Market structure observers might have seen this one coming. The New York Stock Exchange is suing the Securities and Exchange Commission over a pilot that would examine the practice of paying certain brokers and trading firms for posting orders on a given marketplace.
The SEC decided to launch the so-called transaction fee pilot in December to test the impact of the practice by eliminating broker payments for some bucket of stocks — despite the bemoaning of exchanges such as NYSE and Nasdaq. Now, NYSE is preparing to sue, per an op-ed in the Wall Street Journal penned by its president Stacey Cunningham. Cunningham, who took the reins of the historic institution last year, wrote: "The Transaction Fee Pilot imposes government control on the incentives that public markets can offer."
"Market-maker benefits will be sharply reduced for some securities and fully eliminated for others," she added. To be sure, others have argued that exchanges' payments to brokers amount to a kickback that complicates the market, incentivizing brokers to route orders to where they will get the biggest payment as opposed to where they will get the best price for their client. Cunningham said the pilot could harm the market.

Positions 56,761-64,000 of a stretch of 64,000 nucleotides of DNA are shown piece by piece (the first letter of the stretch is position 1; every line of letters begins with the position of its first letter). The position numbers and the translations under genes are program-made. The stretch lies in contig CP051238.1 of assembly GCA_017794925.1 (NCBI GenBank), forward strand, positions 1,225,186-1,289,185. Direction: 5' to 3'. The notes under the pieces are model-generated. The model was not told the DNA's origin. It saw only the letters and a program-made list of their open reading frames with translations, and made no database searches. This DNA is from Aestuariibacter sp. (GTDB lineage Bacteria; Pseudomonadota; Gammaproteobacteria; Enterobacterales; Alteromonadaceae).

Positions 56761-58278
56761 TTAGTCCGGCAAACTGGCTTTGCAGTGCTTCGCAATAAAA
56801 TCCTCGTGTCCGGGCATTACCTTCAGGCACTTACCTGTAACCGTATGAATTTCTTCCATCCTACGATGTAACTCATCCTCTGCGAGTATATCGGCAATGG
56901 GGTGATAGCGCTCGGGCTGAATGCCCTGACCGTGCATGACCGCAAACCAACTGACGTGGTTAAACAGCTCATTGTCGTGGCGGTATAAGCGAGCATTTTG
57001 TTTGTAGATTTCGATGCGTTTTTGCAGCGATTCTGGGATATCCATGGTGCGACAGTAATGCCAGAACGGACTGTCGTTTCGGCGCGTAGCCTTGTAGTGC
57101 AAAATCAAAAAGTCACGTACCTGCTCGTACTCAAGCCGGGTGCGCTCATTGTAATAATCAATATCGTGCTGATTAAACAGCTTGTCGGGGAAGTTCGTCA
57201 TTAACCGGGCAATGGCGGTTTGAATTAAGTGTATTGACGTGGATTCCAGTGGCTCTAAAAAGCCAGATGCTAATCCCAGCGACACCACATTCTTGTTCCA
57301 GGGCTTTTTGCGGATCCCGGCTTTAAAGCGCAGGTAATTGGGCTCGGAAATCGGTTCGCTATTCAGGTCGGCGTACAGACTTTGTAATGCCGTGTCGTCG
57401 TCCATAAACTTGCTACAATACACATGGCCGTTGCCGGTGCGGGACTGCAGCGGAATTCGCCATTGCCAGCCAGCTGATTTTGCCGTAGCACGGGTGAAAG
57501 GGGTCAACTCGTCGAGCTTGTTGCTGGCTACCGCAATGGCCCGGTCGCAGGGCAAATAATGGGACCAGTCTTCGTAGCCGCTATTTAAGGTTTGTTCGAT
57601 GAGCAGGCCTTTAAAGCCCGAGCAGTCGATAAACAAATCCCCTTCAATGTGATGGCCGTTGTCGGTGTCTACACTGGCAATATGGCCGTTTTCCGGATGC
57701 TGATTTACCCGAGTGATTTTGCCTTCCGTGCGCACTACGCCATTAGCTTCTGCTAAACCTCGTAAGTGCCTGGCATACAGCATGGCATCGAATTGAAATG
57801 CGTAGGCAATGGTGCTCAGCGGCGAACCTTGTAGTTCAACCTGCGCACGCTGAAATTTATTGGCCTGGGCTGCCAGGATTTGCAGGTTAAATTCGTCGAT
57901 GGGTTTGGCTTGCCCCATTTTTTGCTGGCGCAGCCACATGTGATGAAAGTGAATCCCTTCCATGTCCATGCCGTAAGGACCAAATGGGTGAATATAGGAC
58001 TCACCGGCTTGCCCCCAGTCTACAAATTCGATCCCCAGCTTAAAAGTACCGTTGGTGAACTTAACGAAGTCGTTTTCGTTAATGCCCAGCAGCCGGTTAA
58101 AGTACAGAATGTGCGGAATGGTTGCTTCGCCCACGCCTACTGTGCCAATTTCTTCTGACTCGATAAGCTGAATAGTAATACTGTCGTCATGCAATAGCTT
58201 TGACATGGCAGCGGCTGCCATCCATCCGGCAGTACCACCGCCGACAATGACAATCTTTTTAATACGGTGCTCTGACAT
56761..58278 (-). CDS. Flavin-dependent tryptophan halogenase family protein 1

"Free markets should reign. We don’t look forward to suing our regulator, but by distorting market forces with arbitrary price controls, the SEC’s pilot cuts at the heart of the NYSE’s core mission of providing an orderly, transparent and efficient marketplace. With so much at stake, we have no choice but to ask for judicial relief."